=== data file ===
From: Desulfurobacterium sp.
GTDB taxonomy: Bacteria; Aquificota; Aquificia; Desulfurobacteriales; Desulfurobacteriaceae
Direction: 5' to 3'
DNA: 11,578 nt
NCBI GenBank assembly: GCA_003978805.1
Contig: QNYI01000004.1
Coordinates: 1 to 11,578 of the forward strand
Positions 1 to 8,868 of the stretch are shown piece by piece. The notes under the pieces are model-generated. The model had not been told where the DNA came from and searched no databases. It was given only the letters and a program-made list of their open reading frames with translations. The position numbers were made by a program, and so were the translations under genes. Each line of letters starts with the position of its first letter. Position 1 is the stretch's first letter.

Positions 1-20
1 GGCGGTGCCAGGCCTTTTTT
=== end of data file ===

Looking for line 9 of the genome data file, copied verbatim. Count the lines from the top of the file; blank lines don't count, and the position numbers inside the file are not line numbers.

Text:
Positions 1-20